At least 717 people were killed, and 863 were injured, in a stampede near Mecca, Saudi Arabia, on Thursday morning.
The deaths — at an intersection in Mina, about six miles east of the city — occurred around 9 a.m. on the first day of Eid al-Adha, one of the holiest holidays in the Muslim calendar, and as millions of Muslims were making their pilgrimage, or hajj, to Mecca.
Warning: The images and video in this story include dead bodies and may be disturbing to some readers. Viewer discretion is advised.
It appeared to be the deadliest accident duringthe hajj since 1990, when 1,426 pilgrims perished in a stampede in a tunnel linking Mecca and Mina. And it occurred less than two weeks after a large construction crane toppled and crashed into the Grand Mosque in Mecca, killing at least 111 people and injuring 394 others.
Thursday’s stampede is likely to intensify fears that the kingdom does not have the transportation and public safety infrastructure to channel and protect what is the world’s largest regular human migration.
The high death toll is likely to embarrass the Saudi government, which considers itself the leader of the Muslim world and takes great pride in hosting the millions of pilgrims who visit the holy cities of Mecca and Medina each year. One of the titles of the Saudi monarch is “custodian of the two holy mosques,” referring to his personal duty to protect the sites and the pilgrims.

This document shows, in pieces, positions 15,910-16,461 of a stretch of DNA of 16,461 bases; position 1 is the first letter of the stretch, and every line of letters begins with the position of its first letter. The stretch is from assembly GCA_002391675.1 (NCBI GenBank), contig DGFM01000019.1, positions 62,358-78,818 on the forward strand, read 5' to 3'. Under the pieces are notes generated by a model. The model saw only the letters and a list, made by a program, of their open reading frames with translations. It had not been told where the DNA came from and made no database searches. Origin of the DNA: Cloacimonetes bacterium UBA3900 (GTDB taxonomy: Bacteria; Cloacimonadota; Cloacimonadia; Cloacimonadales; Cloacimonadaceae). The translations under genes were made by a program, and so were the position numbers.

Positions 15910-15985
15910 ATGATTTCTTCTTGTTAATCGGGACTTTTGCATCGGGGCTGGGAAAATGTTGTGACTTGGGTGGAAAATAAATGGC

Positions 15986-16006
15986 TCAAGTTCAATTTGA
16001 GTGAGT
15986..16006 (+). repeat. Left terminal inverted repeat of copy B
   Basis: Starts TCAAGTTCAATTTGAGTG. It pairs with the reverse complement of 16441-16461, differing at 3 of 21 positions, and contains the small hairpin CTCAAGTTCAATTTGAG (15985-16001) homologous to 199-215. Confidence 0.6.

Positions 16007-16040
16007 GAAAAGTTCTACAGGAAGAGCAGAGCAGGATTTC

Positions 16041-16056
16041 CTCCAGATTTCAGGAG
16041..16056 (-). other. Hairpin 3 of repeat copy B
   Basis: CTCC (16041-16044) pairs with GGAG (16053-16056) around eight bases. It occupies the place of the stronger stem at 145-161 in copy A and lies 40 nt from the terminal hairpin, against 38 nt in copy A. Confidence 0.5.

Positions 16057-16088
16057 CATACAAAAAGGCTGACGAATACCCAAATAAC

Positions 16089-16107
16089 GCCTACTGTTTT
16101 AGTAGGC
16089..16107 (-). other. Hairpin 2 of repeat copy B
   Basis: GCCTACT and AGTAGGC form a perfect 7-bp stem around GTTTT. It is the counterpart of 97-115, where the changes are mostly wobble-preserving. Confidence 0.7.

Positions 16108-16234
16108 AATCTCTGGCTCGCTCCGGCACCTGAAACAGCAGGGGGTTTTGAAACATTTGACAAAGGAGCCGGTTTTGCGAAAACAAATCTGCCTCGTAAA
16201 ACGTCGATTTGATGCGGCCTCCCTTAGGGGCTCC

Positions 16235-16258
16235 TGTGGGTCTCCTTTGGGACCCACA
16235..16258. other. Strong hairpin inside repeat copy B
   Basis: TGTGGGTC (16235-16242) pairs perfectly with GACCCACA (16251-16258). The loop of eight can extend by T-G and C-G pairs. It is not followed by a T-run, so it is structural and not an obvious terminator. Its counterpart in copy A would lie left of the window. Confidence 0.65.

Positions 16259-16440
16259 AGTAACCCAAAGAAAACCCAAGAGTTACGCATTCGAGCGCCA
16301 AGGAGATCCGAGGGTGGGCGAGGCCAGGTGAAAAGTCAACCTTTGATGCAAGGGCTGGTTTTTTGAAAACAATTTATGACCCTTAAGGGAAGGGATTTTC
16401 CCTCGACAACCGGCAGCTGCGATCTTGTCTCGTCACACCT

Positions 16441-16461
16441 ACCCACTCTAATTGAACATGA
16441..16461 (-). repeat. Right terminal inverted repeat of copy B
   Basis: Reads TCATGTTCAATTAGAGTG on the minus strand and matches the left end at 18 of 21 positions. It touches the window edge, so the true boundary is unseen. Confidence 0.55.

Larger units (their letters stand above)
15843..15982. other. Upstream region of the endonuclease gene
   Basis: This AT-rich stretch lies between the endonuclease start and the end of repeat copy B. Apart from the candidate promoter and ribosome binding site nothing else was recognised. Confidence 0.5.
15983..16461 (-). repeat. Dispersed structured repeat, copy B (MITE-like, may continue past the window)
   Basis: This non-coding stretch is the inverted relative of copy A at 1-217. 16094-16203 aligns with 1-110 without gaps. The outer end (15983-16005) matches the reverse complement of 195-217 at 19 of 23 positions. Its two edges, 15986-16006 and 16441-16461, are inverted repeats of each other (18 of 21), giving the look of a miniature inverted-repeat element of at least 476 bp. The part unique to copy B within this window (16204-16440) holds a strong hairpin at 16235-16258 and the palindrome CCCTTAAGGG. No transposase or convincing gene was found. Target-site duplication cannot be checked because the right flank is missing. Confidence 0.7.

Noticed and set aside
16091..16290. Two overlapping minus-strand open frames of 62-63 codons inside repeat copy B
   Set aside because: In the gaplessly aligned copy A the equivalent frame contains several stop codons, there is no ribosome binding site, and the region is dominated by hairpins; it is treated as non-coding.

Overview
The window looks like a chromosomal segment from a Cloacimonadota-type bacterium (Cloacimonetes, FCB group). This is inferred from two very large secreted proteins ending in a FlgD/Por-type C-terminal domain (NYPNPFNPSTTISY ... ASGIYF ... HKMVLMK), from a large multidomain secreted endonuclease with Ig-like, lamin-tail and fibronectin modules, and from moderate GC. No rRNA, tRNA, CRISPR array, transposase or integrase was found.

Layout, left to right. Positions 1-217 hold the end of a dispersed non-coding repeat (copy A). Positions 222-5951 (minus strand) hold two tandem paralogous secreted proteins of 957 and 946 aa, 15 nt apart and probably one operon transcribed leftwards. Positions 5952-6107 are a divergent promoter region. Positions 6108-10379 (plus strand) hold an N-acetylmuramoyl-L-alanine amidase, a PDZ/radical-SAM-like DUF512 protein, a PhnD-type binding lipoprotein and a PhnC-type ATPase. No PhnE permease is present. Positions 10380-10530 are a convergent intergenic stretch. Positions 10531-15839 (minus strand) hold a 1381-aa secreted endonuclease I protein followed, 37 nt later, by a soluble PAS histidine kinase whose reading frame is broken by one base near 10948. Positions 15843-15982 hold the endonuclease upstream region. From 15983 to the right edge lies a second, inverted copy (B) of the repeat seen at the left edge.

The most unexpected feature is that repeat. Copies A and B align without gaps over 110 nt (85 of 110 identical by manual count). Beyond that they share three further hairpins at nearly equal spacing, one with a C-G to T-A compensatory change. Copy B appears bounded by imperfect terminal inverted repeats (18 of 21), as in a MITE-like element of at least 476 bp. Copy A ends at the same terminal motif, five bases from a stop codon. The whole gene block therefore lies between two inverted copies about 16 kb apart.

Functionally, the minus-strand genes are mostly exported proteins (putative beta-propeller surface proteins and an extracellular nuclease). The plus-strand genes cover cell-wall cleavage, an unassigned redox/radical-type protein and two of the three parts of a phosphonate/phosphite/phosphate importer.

The Saudi civil defense directorate reported the deaths on Twitter and said that two medical centers had been opened in Mina to treat the injured. More than 4,000 emergency workers were sent to the scene, and hundreds of people were taken to four hospitals.
لا تزال الفرق تباشر عمليات الفرز، وقد ارتفع عدد الحالات إلى 310 وفاة من جنسيات مختلفة.
— الدفاع المدني (@SaudiDCD) September 24, 2015
The accident on Thursday, witnesses reported on social media, occurred around the area where pilgrims go to perform a ritual — the Stoning of the Devil, a re-enactment of a story from the Quran involving the Prophet Abraham — that takes place during the hajj.
Videos of the aftermath shared on social media showed scores of lifeless bodies in the street, many covered with the simple white garments pilgrims wear during the hajj. One video showed a heap of men lying atop each other, while rescue workers in fluorescent yellow vests worked to separate the dead from the living, and to rescue any survivors.
— نسيمة السادة (@nasema33) September 24, 2015
— ? بھیجہ فــــــرائی (@BhaijaFry) September 24, 2015